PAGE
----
Henrietta Louise Edwards, née Muir, women’s rights activist, reformer, artist (born 18 December 1849 in Montréal, Canada East; died 9 November 1931 in Fort Macleod, AB). Edwards fought from a very young age for women’s rights and education, as well as women’s work and health across the country. A gifted artist, talented interpreter of the law and tireless activist and organizer, she helped found a great number of movements, societies and organizations aimed at improving the lives of women in Canada. Edwards aimed to expand women’s rights in the political and especially the legal sphere, and was one of the five appellants, “The Famous Five,” in the Persons Case.
Margret Benedictsson (née Jonsdottir), journalist, social activist, suffragist (born 16 March 1866 in Hrappsstadir, Iceland; died 13 December 1956 in Anacortes, Washington). Benedictsson brought her deeply held beliefs and interest in social change to Manitoba. Through her service to the Icelandic communities in Selkirk, Gimli, and Winnipeg, she championed women’s suffrage, education, improved working conditions, and human rights.
Louise McKinney, née Crummy, Alberta MLA 1917–21, women’s rights activist, lay preacher (born 22 September 1868 in Frankville, ON; died 10 July 1931 in Claresholm, AB). McKinney holds the distinction of being the first woman elected to a legislature in Canada and in the British Empire. A member of the Woman’s Christian Temperance Union (WCTU) and a devout Methodist, she dedicated her life to good works in the service of others. She is also known as a pioneer suffragist and member of the Famous Five. Her signature appears on the legal petition to recognize women as persons under the Constitution, allowing them to serve in appointed positions, such as in the Senate (see Persons Case).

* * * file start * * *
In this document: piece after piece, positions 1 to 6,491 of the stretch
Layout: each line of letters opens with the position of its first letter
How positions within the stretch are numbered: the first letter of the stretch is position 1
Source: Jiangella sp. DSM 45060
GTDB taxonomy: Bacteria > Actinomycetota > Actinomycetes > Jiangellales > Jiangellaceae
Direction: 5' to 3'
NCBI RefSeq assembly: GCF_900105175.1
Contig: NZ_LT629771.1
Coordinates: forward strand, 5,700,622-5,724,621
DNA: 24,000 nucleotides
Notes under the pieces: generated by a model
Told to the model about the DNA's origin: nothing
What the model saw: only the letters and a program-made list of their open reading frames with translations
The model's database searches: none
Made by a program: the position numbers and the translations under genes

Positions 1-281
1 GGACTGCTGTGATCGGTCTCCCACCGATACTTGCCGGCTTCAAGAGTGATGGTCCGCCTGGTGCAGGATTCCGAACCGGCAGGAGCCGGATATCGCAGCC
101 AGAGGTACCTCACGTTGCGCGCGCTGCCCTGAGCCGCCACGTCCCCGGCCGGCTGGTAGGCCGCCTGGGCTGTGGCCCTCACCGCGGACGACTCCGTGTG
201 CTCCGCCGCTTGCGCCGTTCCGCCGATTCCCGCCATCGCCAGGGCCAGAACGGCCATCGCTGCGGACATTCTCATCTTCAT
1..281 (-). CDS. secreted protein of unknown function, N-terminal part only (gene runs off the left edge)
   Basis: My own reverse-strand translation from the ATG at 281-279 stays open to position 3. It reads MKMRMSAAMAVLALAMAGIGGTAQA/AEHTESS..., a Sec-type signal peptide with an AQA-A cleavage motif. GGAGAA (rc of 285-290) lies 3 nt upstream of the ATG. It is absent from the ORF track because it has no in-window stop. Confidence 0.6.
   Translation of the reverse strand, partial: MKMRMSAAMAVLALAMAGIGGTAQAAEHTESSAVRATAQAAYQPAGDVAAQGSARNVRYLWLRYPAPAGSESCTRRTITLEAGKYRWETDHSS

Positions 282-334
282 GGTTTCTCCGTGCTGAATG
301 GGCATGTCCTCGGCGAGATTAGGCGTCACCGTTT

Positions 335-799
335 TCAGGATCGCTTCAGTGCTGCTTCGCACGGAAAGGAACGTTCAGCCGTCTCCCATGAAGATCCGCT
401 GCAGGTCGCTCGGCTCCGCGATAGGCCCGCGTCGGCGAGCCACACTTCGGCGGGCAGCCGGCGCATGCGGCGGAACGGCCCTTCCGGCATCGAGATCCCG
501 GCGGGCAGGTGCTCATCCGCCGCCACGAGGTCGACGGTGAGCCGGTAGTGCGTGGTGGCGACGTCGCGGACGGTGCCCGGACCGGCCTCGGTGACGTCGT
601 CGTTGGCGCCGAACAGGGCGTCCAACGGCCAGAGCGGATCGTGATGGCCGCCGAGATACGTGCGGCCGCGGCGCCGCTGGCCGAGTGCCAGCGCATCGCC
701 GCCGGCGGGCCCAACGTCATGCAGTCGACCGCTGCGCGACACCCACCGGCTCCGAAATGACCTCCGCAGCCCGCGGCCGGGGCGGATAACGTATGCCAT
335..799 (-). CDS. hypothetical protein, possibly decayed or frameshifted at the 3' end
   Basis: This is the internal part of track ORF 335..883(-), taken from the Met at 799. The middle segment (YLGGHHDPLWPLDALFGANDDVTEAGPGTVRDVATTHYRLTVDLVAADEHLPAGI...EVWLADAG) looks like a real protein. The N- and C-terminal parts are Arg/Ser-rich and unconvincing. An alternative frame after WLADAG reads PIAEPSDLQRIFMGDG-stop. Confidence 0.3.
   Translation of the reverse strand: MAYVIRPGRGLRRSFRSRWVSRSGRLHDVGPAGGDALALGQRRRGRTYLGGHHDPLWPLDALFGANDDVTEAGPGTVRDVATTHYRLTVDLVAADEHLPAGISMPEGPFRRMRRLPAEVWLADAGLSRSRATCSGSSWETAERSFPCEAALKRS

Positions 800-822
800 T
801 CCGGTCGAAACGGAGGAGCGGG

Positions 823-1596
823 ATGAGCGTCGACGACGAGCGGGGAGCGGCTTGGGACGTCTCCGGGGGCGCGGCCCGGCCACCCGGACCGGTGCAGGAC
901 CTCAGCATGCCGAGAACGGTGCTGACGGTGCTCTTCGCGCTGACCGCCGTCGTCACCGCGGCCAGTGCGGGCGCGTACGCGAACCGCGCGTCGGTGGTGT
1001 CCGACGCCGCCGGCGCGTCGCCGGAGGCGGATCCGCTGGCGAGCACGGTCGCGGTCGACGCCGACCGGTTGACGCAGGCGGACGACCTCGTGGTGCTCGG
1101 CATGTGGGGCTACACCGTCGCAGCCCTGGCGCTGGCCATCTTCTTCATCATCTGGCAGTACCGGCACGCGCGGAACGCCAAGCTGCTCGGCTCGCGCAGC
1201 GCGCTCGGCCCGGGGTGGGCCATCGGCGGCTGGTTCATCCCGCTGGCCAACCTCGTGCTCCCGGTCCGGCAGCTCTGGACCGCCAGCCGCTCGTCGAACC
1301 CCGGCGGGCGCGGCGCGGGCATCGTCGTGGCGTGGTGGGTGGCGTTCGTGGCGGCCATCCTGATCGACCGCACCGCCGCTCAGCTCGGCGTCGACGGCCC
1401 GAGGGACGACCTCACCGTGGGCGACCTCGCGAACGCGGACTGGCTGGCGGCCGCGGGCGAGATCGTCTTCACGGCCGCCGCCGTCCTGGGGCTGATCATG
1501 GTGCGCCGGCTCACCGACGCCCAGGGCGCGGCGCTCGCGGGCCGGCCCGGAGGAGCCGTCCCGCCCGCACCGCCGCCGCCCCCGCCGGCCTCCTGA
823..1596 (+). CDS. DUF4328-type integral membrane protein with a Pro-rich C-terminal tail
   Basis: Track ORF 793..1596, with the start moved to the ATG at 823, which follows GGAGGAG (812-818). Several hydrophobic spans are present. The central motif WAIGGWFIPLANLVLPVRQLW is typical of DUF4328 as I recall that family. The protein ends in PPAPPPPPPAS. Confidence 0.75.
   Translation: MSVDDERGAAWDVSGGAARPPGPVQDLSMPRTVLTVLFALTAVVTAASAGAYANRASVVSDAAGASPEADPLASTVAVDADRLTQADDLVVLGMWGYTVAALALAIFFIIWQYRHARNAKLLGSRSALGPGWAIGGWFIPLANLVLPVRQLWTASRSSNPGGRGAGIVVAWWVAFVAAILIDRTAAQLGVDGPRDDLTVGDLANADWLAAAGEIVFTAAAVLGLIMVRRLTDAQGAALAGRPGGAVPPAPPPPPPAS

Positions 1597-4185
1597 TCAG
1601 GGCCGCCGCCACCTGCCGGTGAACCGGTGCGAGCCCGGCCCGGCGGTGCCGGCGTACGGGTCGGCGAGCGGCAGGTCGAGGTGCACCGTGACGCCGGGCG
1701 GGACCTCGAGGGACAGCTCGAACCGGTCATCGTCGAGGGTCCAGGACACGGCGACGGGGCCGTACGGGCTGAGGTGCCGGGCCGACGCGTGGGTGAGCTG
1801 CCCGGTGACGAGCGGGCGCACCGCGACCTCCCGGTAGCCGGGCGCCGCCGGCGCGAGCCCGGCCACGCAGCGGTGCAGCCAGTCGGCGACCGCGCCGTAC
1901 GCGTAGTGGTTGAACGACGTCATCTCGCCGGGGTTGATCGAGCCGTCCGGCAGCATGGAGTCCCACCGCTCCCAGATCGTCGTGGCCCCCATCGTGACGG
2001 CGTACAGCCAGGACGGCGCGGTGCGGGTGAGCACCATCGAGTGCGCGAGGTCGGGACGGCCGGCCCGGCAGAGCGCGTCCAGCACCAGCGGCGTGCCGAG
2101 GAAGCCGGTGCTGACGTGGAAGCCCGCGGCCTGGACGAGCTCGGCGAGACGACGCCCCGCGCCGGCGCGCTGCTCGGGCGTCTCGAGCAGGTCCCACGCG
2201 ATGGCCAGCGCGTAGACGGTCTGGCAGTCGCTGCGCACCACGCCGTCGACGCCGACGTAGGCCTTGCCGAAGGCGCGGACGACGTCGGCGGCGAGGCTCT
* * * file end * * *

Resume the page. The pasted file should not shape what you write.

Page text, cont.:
Women are considered LABOUR FORCE participants only if they work outside the home. In the past women have been expected to be in the labour force only until they marry; this reflects the historical, idealized notion of a society in which the man is the breadwinner and the woman the homemaker.
Mary Irene Parlby, née Marryat, Alberta MLA (1921–35), women’s rights advocate, activist (born 9 January 1868 in London, UK; died 12 July 1965 in Red Deer, AB). Parlby served as a Member of the Legislative Assembly (MLA) of Alberta for 14 years and was the first woman in Alberta, and the second in the British Empire, to be appointed to a cabinet position. One of the Famous Five appellants in the Persons Case, Parlby was a compelling advocate for women’s rights. Her career in activism and legislation was especially dedicated to improving the lives of rural women and children. She was the first woman awarded an honorary degree from the University of Alberta.
Jane Vance Rule, CM, OBC, writer, teacher and activist (born 28 March 1931 in Plainfield, NJ; died 27 November 2007 in Galiano Island, BC). Rule was a ground-breaking novelist and essayist whose work explored the lives of lesbians, beginning at a time when homosexuality was still a crime in Canada (see LGBT Rights in Canada). Her first novel, Desert of the Heart, is perhaps her best known. It was adapted into the film Desert Hearts in 1986. Rule is the author of seven novels and several collections of essays and short stories. She was awarded the Order of British Columbia in 1998 and the Order of Canada in 2007.